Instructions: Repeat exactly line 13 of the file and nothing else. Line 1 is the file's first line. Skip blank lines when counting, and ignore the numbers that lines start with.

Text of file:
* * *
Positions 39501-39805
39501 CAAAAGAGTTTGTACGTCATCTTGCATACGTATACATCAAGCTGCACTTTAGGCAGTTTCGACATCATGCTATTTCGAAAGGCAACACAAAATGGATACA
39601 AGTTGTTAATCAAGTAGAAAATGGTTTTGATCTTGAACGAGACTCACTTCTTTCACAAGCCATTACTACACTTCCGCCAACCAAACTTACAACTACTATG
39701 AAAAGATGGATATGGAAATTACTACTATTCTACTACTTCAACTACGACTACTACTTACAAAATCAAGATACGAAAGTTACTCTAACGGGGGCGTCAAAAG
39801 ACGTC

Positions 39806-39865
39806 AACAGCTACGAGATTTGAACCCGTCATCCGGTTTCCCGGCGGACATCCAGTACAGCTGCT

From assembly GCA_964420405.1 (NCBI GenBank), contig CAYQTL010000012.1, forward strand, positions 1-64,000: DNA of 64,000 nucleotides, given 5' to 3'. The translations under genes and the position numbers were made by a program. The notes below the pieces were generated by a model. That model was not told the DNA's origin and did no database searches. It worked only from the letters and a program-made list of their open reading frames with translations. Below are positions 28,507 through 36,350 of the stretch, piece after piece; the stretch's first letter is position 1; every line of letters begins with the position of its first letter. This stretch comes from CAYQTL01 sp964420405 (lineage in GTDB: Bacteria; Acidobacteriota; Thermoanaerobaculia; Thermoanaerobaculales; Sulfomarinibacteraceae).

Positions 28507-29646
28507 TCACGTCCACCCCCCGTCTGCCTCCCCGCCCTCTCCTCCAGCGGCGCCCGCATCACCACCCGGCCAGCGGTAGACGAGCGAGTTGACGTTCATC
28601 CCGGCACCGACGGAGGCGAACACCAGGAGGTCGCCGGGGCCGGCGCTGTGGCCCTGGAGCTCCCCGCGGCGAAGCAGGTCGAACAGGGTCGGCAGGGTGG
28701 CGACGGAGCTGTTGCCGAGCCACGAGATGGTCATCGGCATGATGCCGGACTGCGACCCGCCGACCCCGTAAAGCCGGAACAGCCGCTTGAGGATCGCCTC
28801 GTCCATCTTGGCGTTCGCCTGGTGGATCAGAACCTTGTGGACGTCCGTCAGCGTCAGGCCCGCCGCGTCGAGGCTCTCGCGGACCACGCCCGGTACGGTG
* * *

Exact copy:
28801 GTCCATCTTGGCGTTCGCCTGGTGGATCAGAACCTTGTGGACGTCCGTCAGCGTCAGGCCCGCCGCGTCGAGGCTCTCGCGGACCACGCCCGGTACGGTG